Thursday, 29 October 2009

Destiny's Childishness

Destiny, by J W Waterhouse - public domain; thanks to jwwaterhouse.comWhen I were nobbut a young whippersnapper, I believed I had a Destiny. Not, you understand, a supernatural Destiny – my mysticisms have never leaned in that direction – but a sort of mixture of responsibility, ambition, and brain-bestriding conceit. The precise things I was going to do varied with time, but by gum I was going to do them Big. Science, art, politics, love: impossible and despicable to imagine acting on any scale less than the positively heroic!

Pretty good going for a hereditary dormouse and accomplished dreamer? Well, eventually I got up, and eleven o'clock was kind of late to be saving the human race on a wet Tuesday, and anyhow I had a thumping hangover and an overdue assignment about the evolutionary strategies of starfish. Tomorrow was plenty of time for the chores. Several iterations of this strategy have led directly to the present state of Planet Earth. I can only beg my guests' indulgence for the swirly fermentations slithering around Gaia's great washing-up bowl, and the drifts of questionable smallclothes and used pizza-boxes currently disfiguring the Chintzy Sofa of State.

These tasks I must now pass on to the fresh-faced heroes of the rising generation, whilst my mature powers are bent on graver and less glamorous duties. I do so in full confidence that most of them will pass the test at least as well as I, and refrain from doing anything truly horrible to their fellow-humans such as 'saving' them.

For most of us do, thankfully, grow up in the end. Not, I trust, out of hoping to achieve great things! These forty-two winters have not cured me of that, and I hope the next forty-two will do no more. But that implicit worship of Greatness as an idol in itself - that greed to have a Destiny, of which everybody else is necessarily Fated to get the sticky end – is one of those childish things that can be put away to everyone's benefit. Not all childish things can. A solemn judge or stodgy manager who is too consciously grown-up to play at being Flying Purple People Eaters with his kids of a weekend... has perhaps not put the right part of his childishness in the cupboard, in order to become the proverbial man. Like the worshipper of Destiny, he is so anxious about being Big that he is in danger of shrinking from all the really serious things in his life.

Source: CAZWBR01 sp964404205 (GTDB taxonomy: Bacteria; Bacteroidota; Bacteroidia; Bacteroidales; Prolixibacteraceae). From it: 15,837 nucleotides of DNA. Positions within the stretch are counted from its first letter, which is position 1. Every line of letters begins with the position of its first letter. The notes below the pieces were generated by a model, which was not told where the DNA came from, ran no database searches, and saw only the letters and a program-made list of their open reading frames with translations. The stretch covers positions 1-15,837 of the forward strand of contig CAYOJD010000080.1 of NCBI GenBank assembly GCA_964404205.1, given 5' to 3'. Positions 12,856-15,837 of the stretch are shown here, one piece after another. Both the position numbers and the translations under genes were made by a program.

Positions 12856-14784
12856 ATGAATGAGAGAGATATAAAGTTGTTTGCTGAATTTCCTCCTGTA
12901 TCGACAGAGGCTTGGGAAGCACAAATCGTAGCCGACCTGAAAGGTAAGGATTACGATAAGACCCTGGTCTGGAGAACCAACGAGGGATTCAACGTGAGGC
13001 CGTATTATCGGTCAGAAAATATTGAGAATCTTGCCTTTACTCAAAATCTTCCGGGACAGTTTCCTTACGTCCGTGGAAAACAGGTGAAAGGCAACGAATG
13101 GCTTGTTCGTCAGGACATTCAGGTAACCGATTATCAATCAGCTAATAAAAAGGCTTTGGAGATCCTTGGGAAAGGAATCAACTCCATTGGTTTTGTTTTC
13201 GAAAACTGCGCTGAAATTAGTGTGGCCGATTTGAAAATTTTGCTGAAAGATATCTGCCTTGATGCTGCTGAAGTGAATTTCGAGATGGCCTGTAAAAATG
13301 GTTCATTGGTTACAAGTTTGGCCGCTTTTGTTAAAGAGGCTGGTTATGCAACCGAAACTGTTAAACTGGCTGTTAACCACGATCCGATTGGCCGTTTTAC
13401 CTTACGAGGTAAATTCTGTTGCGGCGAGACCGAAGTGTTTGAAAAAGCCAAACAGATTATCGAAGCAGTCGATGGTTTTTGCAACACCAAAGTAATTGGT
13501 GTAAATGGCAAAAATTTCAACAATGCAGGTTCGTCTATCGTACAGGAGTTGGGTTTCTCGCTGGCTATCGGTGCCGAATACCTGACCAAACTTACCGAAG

That is comic when a body is four years old, and it can be so at fourteen, but it is sad or even tragic at forty. A really great character – one who is too magnanimous ever to stoop to littleness – will play Flying Purple People Eaters in a heartbeat, if so inclined, because worrying about how big they are is so absurdly beneath them. And I am thinking that a similar rule might apply to those who can't stop concerning themselves with their Greatnesses and Destinies.

So although it is mostly indolence and frivolity that have disqualified me from the race to become what is called a Great Man, I don't think I have too much to reproach myself with on that score. After all, if I'd been more energetic and focused before I was also sadder and wiser, my Destiny might have led me to become so poor, ephemeral, and pusillanimous a thing as a Cabinet Minister.

What a sorry little fate that would have been!

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